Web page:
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Lethbridge Herald Newspaper Archives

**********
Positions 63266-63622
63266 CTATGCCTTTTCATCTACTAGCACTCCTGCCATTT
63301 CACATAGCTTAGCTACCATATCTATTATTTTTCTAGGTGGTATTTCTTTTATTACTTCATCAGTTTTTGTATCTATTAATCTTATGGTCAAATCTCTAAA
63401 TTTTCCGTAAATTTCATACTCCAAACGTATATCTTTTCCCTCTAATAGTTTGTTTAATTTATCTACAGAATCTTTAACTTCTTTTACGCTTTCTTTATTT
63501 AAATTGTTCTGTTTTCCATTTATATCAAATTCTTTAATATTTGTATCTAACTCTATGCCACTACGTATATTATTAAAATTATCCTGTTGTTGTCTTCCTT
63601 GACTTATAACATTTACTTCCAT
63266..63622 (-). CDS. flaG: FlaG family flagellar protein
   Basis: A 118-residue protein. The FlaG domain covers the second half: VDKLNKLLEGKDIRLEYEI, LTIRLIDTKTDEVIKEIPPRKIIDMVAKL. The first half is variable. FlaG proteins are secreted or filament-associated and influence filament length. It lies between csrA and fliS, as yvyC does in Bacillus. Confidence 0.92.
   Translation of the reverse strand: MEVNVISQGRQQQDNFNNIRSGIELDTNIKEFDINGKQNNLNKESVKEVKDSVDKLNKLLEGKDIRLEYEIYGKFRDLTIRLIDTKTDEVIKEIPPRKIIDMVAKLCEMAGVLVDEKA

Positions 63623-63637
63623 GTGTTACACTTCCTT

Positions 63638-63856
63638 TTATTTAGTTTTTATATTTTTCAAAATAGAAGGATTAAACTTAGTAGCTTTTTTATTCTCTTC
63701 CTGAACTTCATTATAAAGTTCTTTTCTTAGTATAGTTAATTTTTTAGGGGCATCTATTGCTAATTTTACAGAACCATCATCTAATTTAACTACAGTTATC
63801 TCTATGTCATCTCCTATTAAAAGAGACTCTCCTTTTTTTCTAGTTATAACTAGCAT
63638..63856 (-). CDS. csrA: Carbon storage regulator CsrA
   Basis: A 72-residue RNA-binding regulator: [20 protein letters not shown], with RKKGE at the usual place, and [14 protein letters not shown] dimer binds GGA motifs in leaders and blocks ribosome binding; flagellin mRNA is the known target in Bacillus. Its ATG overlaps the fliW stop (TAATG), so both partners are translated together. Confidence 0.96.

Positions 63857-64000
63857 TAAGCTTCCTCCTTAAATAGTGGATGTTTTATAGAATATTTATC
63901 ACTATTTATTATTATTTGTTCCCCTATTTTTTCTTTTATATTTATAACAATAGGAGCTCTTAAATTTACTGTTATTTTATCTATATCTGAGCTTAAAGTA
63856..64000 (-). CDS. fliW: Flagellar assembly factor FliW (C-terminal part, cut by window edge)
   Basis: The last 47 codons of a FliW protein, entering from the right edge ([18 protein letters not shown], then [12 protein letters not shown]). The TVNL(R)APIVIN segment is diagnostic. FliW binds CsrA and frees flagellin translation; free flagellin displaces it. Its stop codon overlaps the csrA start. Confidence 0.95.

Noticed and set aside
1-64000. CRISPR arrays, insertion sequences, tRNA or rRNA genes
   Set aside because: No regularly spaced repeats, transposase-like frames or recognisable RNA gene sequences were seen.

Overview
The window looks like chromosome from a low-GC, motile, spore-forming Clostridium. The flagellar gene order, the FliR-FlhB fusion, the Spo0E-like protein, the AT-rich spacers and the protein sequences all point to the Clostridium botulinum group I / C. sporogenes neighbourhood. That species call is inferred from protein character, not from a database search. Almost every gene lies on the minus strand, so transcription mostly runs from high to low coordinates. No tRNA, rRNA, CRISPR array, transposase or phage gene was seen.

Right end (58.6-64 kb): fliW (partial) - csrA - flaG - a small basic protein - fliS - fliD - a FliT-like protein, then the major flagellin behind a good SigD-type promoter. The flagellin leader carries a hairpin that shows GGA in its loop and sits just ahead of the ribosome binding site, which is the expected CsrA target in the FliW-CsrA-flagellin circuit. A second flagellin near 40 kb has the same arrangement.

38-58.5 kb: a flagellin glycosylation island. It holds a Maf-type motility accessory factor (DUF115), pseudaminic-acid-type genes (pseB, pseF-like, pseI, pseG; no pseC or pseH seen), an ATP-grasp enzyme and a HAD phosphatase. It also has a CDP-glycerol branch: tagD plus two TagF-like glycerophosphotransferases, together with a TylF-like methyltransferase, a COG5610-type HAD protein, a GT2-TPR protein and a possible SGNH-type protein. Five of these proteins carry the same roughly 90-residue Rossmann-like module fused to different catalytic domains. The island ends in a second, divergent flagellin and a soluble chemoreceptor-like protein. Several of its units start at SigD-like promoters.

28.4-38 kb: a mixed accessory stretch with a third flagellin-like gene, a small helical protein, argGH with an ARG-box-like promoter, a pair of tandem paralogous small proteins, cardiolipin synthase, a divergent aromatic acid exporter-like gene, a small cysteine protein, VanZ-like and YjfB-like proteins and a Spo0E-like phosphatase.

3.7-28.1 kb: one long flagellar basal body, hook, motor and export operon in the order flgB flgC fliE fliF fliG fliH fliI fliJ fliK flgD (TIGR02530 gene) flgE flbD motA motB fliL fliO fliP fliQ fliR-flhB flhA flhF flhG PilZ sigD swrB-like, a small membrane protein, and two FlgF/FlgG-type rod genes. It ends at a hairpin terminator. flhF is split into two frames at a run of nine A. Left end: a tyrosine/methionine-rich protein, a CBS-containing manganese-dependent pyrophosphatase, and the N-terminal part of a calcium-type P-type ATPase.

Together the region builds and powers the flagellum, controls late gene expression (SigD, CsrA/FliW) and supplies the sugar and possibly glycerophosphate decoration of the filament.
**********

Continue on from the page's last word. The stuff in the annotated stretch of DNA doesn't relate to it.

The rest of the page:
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Lethbridge Herald {Newspaper} - 1974-01-16,Lethbridge, Alberta 'ÎÙ ■ THE LETHBRIDGE HêHaLD — W*dnt«d«y, Januwy 1«, 1»/4 Policy decision sought on plane OTTAWA (CP) - Some government planners are pressing for a federal commitment to a multi'million dollar STOL (short takeoff and landing) aircraft transport system before a test project is completed, say informed sources The main reason for an early policy announcement, they say, would be to brighten hopes for sates of the de Havilland DHC-7 airliner, considered important to the sagging Canadian aircraft industry. Only one firm order for two aircraft has so far been placed. But, some transport department officials would prefer to delay any policy decision until the pilot STOL aircraft project between Ottawa and Montreal is over. The test service be^ns in March. The air transport industry also wants to hold off until public reaction to the new service is known and all aspects of the system have been tested. However, it is understood some foreign countries are re luctant to buy the DHC-7 unless they see Canada is enthusiastic enough about STOL to outline specific routes for STOL in this country. The government has already poured millioiis into STOL development and has pledged 180 milli(»i for two DHC-7 reproduction aircraft. But, another |200 million in federal money is required before the DHC-7 goes into production. A government study on the matter is due in February. The downtown-t<Klowntown service offered by STOL is considered particularly useful for businessmen. Supporters also think it can be used to link downtown airstrips with major international airports like Mirabel, located far from Montreal at Ste. Scholastique, Que. STOL aircraft can operate on 2,000-foot-long runways, smaller than the usual airstrip at big airports. But, air transport industry sources are taking a “wait-and-see" attitude R. A. (Sandy) Morrison, president of the Air Transport Association of Canada, said in a recent interview: “I would hope that the government would follow through with their program to test the validity of the concept and its acce^ptability to the travelling public before building a whole host of airstrips which are single-pu^se air facilities.” There is concern in some circles that STOL strips would be built which could not handle other small aircraft SUITS Start the new year in one of our best looking suits. A limited quantity of all-wool and wool blends in the latest handsome checks, plaids, stripes and window-panes. If you've been waiting for the best suit value, this is it!Reg. to $125.00 DRESS SHIRTS SPORT SHIRTS SWEATERS UP TO 24Ü. 4^,5 ** ir SUBURBAN COATS PLAID COATS LEATHER COATS UP TO rnmm SPORT COATS Another great buy! The most fashionable sport coats in tolourfu! plaids and checks. Your choice of bold or muted tones in handsome single-breasted styles. Not all sizes, so hurry before they disappear! Reg. to $79.50 SLACKS Drop your paper and head for our slack racks! They're filled with great Tip Top values Handsome slacks in your choice of plains or country checks made of the finest quality cloths. Broken size selection. Reg. to $27.45LIMITED QUANTITIES LIMITED QUANTITIESMADE-TO-MEASURE SUITS The finest made-to-measure value anywhere Tailored in our own factory (to save you more) from the best cloths Wide choice of patterns in light or dark tones, specially January Sale priced! Reg. $165.00 LIMITED QUANTITIES Tir TOr MB CHMKII CAMS ICCtrTfOCentre Village Mall TIP TOP OiLCJtState~of~emergency petition Three Edmonton women, Elsie Lomas, Charlotte Weed and Helen Verdin, (left to right) display petitions bearing 3,500 signatures asking that a state of emergency be called in the public transit strike. A man without enemies achieves near-miracle LONDON (CP) - They call him a man without enemies, the big, fresh-faced countryman who has, by general agreement here, achieved a near-miracle in sectarian Northern Ireland William Whitelaw, &5, was dropped into Britain's hottest political seat when Prime Minister Edward Heath suspended the Ulster parliament in March, 1972, and dispatched his trusty House of Commons leader as secretary of state for Northern Ireland, the instrument of direct British rule in the violence-ridden province. Having accomplished the apparently impossible task of at least bringing Protestants and Roman Catholics to cooperate in the principle of sharing power on the new executive proposed by Britain, Whitelaw now has been appointed secretary of employment, an office once described by a Labor party predecessor as “a bed of nails." In recognition of his work, he was made a Companion of Honor in the New Year’s honors list. Whitelaw was pitchforked into a critical situation with labor trouble disrupting Britain’s coal mines and electricity supplies at a time of world energy shortage. Bitter opposition from organized labor to the government’s counter-inflation policy also flared in other vital industries such as the docks and the railways. NEXT TO HEATH? While some observers had speculated Whitelaw would become Heath's effective deputy in the reshuffle, his new post ranks only fifth in cabinet pecking-order. Despite this. The Daily Telegraph said in an editorial Whitelaw plainly “will be the second-most influential member of the cabinet ' after the prime minister In any event, it seems the genial, 23A-pound Whitelaw, whom almost everyone calls Willie, may turn out to be the first British politician to emerge not only unscathed but enhanced from dealings with Ireland, historically a graveyard of England's political hopes and reputations. The essence of Wbitelaw— an obscure figure nationally until his Ulster appointment— has apparently eluded the hordes of journalists who for 20 months followed his energetic shuttle schedule between London, Belfast and hLS home riding of Penrith in northcountry Cumberland. An extremely private person lies concealed behind the moon face with its expression of open candor and tufted eyebrows arched as if in per> petual astonishment. But one salient fact has emerged about Whitelaw—no one really dislikes him, even those political opponents in Ulster who automatically dubbed him “Willie Whitewash.” DISARMS FOES Even Rev. Ian Paisley, the hellfire-preaching Protestant whose splinter group in the Northern Ireland assembly has vowed to wreck the new jower-sharing executive, says le finds Whitelaw personally “agreeable.” At the opposite end of the Ulster political spectrum, Paddy Devlin of the mainly-CathoUc Social E>emocratic and Labor Party (SDLP) recalled how Whiteiaw's free-and-easy style had impressed him—not at all the expected image of a stiff-upper-lip Tory. Devlin’s first meeting with the then Ulster overlord took )lace in London’s St. James’s ^alace. The Irishman's first remark to Whitelaw as he entered the grandiose, gilded apartment was: “It’s bloody hot in here.” •‘It bloody is,” agreed Whitelaw, stripping off his jacket and inviting Dei ,    „ Bvlin to do likewise. The other thing everyone agrees on is that Whitelaw is a great listener. John Graham of The Observer, who covered Whiteiaw's activities in Belfast, said-he was equally attentive to shipyard workers, politicians, the Orange Order, the Irish Republican Army, the equally militant Protestant Ulster Defence Association and angry housewives wanting to know why their WILLIAM WHITELAW menfold had been interned- “He could only stand it because he tikes and respects people, even the quite nasty people he must have spent many hours listening to,” wrote Graham. BORN TO WEALTH Whitelaw was bom into a wealthy land-owning family with big estates in Scotland, and went to elite Winchester school, where he did not no* ticeably contribute to its reputation for academic brilliance. At Cambridge University in the 1930s he devoted most of his energies to starring at golf and then followed the traditional upper-class path into a fashionable army regi-ment—the Scots Guards. During the Second World War he rose to major and won the Military Cross for gallantry. Wartime comrades recall his natural gift for leadership and consideration of his men. After the war, he inherited the Scottish estates and quit the army to become a gentleman farmer. Subsequently, he divided up the Scottish lands among his family—he has four daughters~and now runs a farm in Cumberland. In a typical Whitelaw move, both popular and shrewd, he made his former farm manager a joint partner in the enterprise. LISTENS TO ELECTORS A man of incredible energy despite his bulk, Whitelaw flies home to his rambling grey stone farmhouse at Weekends but spends most Saturdays listening to electors' local problems in a bare little office in Penrith. He cheerfully spends hours at veterans’ dances and club socials, accompanied by his aristocratic-looking wife Cecilia. He generally makes a point of talking to everyone in the room and is quick to pay special attention to young soldiers wounded on Ulster service. Those who know him welt say that the casual geniality and warmth are perfectly sincere but hide a powerful am> bition. Throughout his lif« Whitelaw has known what be wanted and quietly conceih trated on getting it. Pressed for his motives in going into politics, e^tecially his first hopeless contest in a militant working'Class ridinf on “Red Clydeside,” he wlTl say he is just 'interested in people," ;